Tuesday, May 15, 2007

More Russia

34,000 feet somewhere over Canada: has a bit of time and distance given me some perspective on Moscow? Maybe, let’s see…

The city is a fascinating mix of contrasts. On the one hand, the wealth in the city, as seen by London prices at restaurants and lots of fancy cars and shops, is shocking. You’ve come a long way baby! But on the other hand, bad roads, very dilapidated apartment buildings and a certain hardened look on the faces of many Muscovites show the toll that communism took. Interestingly though, many of the apartment owners have made the decision not to renovate, allow the value of the land to continue to increase and then sell and get rich! (Ah the joys of capitalism!)


Another thing I am still trying to get my head around is the police and military involvement in everyday life. On the one side, the police never stopped me and I even saw one soldier gladly taking a picture with a Japanese tourist. The other side, however, is that the police and military presence is overwhelming. Citizens also seemed very obedient when told certain parts of town (i.e. All of Red Square for weeks) were closed for no good reason. (NYers would go ballistic!)



On a more personal note, my biggest “wow, I’m in Moscow” moment came while discussing the city with Sergej. I often talk about the wonder of living in a unified Berlin last year. But as he pointed out, it was also not too long ago that an American would have only been allowed to visit as part of a special group, might have had a minder and would not have been able to freely shop at stores around town. (Though a minder would have been able to help with understanding street signs!)

In case my postings have been a bit scattered, here are some trip highlights:

Wed- arriving a speaking German for the first time in 7 months

Thurs- reception at the German Embassy

Fri- Nighttime tour of Moscow. We saw some of the oldest and most beautiful subway stops in the city. The subway was designed with “the people” in mind, both in terms of the art and its ability to double as a series of bunkers.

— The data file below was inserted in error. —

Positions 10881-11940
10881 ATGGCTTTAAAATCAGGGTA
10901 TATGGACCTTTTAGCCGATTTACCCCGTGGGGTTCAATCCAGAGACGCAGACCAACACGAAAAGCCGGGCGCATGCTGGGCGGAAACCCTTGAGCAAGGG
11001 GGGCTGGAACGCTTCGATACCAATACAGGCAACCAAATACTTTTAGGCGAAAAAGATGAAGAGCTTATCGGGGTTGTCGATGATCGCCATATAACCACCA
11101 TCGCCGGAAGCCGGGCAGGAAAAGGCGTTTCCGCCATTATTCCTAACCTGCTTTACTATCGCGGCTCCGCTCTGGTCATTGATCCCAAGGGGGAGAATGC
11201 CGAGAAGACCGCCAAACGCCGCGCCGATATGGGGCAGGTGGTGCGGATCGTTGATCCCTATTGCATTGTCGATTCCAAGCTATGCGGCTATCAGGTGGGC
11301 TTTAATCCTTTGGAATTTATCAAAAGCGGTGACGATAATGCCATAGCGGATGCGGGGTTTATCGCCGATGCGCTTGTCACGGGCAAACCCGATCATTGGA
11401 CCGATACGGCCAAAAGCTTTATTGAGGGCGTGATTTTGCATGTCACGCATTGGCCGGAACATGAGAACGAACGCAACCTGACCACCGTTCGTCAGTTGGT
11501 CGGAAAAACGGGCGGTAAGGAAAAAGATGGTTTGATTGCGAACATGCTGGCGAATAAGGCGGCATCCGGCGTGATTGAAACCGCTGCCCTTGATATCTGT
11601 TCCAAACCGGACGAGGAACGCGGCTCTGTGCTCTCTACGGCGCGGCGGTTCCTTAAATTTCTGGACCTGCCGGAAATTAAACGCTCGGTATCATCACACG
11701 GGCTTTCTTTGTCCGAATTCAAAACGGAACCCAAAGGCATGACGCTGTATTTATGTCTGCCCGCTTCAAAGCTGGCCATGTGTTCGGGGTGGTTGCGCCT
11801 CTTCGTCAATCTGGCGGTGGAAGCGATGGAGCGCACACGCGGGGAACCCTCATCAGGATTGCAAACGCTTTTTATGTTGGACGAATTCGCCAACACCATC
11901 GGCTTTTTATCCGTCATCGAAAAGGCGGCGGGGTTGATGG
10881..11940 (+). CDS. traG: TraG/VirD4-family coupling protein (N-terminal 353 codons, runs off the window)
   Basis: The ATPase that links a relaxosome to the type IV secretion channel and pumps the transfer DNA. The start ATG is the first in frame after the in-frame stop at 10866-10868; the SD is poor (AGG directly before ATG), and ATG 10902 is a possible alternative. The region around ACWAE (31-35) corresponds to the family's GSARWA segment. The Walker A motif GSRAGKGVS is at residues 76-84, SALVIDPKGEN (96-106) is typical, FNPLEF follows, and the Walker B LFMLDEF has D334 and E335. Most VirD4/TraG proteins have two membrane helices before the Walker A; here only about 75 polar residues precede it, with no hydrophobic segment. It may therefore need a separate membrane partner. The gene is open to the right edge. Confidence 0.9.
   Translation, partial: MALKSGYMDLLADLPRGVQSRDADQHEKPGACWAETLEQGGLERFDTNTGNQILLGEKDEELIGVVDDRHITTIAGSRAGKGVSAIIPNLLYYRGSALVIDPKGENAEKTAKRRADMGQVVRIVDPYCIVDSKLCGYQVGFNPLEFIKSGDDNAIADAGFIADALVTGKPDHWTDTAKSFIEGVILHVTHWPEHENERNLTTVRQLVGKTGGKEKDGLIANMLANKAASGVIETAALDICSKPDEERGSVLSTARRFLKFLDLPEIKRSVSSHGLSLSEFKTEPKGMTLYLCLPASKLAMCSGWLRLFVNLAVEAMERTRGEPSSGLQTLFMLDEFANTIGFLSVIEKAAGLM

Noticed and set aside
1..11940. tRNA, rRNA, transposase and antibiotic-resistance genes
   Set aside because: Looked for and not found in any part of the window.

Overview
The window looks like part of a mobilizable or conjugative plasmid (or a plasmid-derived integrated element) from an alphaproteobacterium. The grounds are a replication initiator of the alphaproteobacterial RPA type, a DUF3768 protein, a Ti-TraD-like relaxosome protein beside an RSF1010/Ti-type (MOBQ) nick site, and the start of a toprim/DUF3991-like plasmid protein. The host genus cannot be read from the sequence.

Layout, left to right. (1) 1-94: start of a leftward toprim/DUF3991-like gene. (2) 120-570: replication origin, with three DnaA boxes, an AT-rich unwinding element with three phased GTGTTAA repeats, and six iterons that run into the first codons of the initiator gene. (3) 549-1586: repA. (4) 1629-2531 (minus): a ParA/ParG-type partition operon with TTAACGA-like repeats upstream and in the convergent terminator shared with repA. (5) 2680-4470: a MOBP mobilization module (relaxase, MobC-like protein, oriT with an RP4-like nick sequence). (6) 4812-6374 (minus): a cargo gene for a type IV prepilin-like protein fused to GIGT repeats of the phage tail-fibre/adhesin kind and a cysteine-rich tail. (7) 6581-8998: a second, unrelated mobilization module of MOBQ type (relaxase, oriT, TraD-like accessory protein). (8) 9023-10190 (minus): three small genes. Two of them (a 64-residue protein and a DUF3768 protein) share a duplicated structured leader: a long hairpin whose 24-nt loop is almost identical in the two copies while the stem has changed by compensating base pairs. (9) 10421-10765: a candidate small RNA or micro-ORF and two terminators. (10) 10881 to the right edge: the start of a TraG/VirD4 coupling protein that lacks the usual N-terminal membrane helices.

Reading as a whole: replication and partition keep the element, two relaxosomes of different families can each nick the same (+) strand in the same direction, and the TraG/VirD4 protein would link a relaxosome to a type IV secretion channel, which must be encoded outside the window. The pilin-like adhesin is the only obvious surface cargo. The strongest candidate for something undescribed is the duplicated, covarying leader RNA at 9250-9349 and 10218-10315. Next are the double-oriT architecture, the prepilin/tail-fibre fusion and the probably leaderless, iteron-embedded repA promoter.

Sat- Cathedrals! I went into a church off of Red Square and the Cathedral of the Assumption and was awestruck. Orthodox churches are totally different from Catholic cathedrals in W. Europe. They are very, very colorful, lots of incense is used and male/female choirs sing songs that sound quite joyful (obviously didn’t understand the words.) I was also amazed that there are no pews so people stand throughout the services and to see that people throw their whole body into doing the station of the cross movement, kind of bowing as they make the sign (I think it’s called the station of the cross…can you tell I’m not catholic!)

Sun- Visiting the Tretkayov Russian art museum. Arkhip Kuinji is one of my new favorite artists. Trying Bulgarian food was also awesome! It reminds me vaguely of Greek food and I’ve already researched Bulgarian restaurants in NYC.

Mon- taxi to the airport—the driver ran red lights, drove between lanes of cars and my throat hurt after the 1.5 hour trip because the air was so toxic.

Now it’s time to get back to all my favorite things at home, but I return with many fun memories that I will not soon forget!

3 Comments:

Anonymous Anonymous said...

Hi Erin,

Glad your back in the US, but also glad you had the opportunity to visit Moscow. Places that are "different" are always so interesting. We will have to compare notes someday. My visits were back in the 70's in times of the cold war.

Love, G&G

1:12 PM  
Anonymous Lex said...

hi erin, can't wait to see you in sacramento! i think you mean "sign of the cross," since the "stations of the cross" are something that is at easter. but i haven't been in catholic school for sometimes, so i too might be mistaken...
see you soon!

9:52 AM  
Blogger Erin said...

Hi G&G, can't wait to compare notes. Grandpa, the Russians were most interested to hear that you travelled behind the Iron Curtain for work...but I couldn't remember everywhere you'd been.

Hi Lex, can't wait to see you too...can't believe we how long it's been since we've been in touch! I think you are absolutely right about the "sign of the cross." We Presbyterians don't know about such things...we don't even use real wine for communion:-)

1:29 PM  

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